Stover yield (kg/ha)

DAS

Cultivar

Grain yield (kg/ha)

Stover yield (kg/ha)

DAS

Amber33

1752

-

110

Langi

6667

4792

141

Vandana

1735

2497

160

Yunlu29

2172

3975

103

IR64

6889

5917

146

NTR426

2880

2259

194

Azucena

2178

4698

102

Doongara

7167

5889

133

Azucena

3095

4080

175

Moroberekan

2190

8286

107

PW7#

7167

8139

142

IR64

3168

2580

176

Basmati370

2759

-

111

Lemont

7611

5500

138

Lemont

3194

2049

182

Tachiminori

3149

3390

95

Fin

7778

6389

147

PSBRC9

3228

2312

181

IR66

3270

3327

103

NTR426

8000

8667

147

Takanari

3298

1903

175

PW7

3492

7448

106

Viet1

8278

8639

150

Tachiminori

3465

3288

168

IR72

3600

6159

106

NTR587

8417

6375

153

Yunlu29

3892

3872

162

IR64

3917

5371

106

Viet5

8833

7500

148

B6144FMR6

3961

2578

179

Muncul

4038

9753

132

IR72

8889

7056

149

       

Vandana

4101

4190

88

Kyeema

8917

6792

140

       

NTR426

4105

5810

111

Quest

9611

5806

133

       

Milyang23

4340

5676

102

Illabong

9722

6361

140

       

PW10

4394

9995

132

Viet4

11167

6167

143

       

IR24

4571

6610

107

               

Takanari

4749

4203

101

               

LSD (5%)

NS

5560

9

 

4443

3413

3

 

1389

1142

2.59

PW=Pandan Wangi. Stover yields were not measured for Amber33 and Basmati370 due to extreme lodging into standing water.

Stover yields

Cultivars at the two Tortilla sites produced greater stover yields than the corresponding cultivars at Katherine, as would be expected in comparing lowland to upland production systems. Cultivar significantly affected stover yield within all three sites (P<0.001). Muncul and Pandan Wangi10 produced high stover yields within the Tortilla WS site, consistent with the longest growing season, but this did not translate to the highest grain yields. Upland cultivars such as Vandana, Azucena and Moroberekan were expected to have a much lower harvest index ((grain yield/grain + stover yield)*100%) than traditional lowland varieties such as IR64, consistent with field observations.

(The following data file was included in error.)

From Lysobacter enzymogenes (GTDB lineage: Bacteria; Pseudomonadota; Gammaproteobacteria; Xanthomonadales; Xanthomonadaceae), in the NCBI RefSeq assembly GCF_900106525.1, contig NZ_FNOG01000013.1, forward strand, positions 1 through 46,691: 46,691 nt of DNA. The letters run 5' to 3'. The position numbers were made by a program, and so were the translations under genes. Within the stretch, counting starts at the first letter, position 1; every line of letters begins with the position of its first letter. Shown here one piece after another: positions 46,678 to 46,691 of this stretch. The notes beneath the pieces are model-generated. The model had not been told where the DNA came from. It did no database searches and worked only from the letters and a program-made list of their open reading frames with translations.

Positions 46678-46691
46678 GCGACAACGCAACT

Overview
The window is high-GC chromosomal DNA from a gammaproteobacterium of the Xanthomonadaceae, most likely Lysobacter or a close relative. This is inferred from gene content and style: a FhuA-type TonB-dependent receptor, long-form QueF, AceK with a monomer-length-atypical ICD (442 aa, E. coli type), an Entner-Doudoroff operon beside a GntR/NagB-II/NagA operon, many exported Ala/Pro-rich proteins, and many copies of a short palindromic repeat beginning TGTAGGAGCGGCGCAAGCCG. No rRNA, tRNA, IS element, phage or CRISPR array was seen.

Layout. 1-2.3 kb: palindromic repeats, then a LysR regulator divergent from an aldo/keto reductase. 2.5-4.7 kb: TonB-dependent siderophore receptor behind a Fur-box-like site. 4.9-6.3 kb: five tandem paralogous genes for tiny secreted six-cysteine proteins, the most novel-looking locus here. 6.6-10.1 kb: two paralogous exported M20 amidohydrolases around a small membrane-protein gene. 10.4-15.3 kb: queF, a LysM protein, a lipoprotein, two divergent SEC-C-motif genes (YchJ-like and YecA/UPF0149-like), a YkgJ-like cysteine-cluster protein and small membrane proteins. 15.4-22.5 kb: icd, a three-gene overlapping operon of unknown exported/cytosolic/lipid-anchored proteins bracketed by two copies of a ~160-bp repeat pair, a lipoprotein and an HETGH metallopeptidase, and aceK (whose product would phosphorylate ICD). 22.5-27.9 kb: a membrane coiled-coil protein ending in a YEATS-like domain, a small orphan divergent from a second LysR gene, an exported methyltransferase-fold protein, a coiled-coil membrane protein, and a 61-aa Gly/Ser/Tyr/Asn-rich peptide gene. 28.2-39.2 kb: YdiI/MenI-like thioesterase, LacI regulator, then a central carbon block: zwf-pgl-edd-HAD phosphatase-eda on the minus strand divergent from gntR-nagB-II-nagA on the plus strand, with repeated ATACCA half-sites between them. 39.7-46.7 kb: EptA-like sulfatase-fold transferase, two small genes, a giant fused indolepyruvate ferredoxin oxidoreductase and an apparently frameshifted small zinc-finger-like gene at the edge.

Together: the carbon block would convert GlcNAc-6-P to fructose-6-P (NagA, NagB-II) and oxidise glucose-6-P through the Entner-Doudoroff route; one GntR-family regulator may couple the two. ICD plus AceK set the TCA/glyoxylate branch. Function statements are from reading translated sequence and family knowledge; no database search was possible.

The majority of floodplain land-type suitable for rice production in the NT is on pastoral lease with extensive cattle production the dominant enterprise. Rice stubble provides the opportunity to northern Australian pastoralists for the intensification of cattle grazing, so stover quantity and quality is an important consideration.

Conclusion

Potentially suitable cultivars such as Takanari, Viet4, NTR lines, and Yunlu29, were identified for a range of rice production systems in the NT. DS lowland rice production produced relatively higher yields and easier management than other systems, suggesting this should be the basis of a northern rice industry. This may be the case for the ORIA which has established irrigation infrastructure, but suitable water availability for DS rice production is a significant constraint in the NT. Other major obstacles include the procurement of commercial quantities of seed of these cultivars, and favourable market evaluation for their quality characteristics. Further development of specific agronomic practices such as nutrition, sowing technique and water management are also still necessary. Overcoming these obstacles will form the basis of grasping the opportunity that rice production presents to growers in the NT.

Acknowledgements

The authors wish to thank Russell Ford from RRAPL, Peter Snell from NSW DII, and staff at Frank Wise Institute, DAFWA for provision of resources and advice.

References

Chapman AL and Basinski JJ (1985). Coastal Plains Research Station. The Northern Challenge. A History of CSIRO crop research in the northern Australia. JJ Basinski, IM Wood and JB Hacker. Brisbane, Australia, CSIRO Division of Tropical Crops and Pastures: pp 91-114.

Chapman AL, Dasari NR, Delane RJ, Mayers BA (1985). Rice. Agro-research in the semi-arid tropics: north-west Australia. RC Muchow. University of QLD Press: pp 209-226.

Cook G. (2009). Historical perspectives on land use development in northern Australia: with emphasis on the Northern Territory. Northern Australia Land and Water Science Review. Chapter 6: 1-30.

Hussie, D. (2010). Evaluation of rice cultivars grown under aerobic conditions in the 2009-10 wet season, Katherine Research Station. NT Government Department of Resources. Primary Industries Annual Research Report 2009-10. pp.136-139.

McDonald DJ. (1985). Review of Floodplain Cropping (Rice) Research and Industry Development in the Northern Territory. NT Government Department of Primary Production. 54 pages.

Sivapalan S, Batten G, Goonetilleke A, Kokot S. (2007). Yield Performance and Adaptation of some Australian-grown rice varieties through multi-variate analysis. Australian Journal of Agricultural Research 58: 874-883.

Sivapalan S, Goldsmith P, Warmington M, Snell P and Ford R. (2012). Effect of low night temperatures on growth and grain yield of 20 rice varieties grown in the Ord Valley. DAFWA Proceedings of the Agribusiness Crop Updates Conference, 28-29th Feb, Perth, pp. 271-276.

Sivapalan S. (2012). Rice in the Ord: Opportunities and threats. Proceedings of the 16th ASA Conference, Armidale, Australia.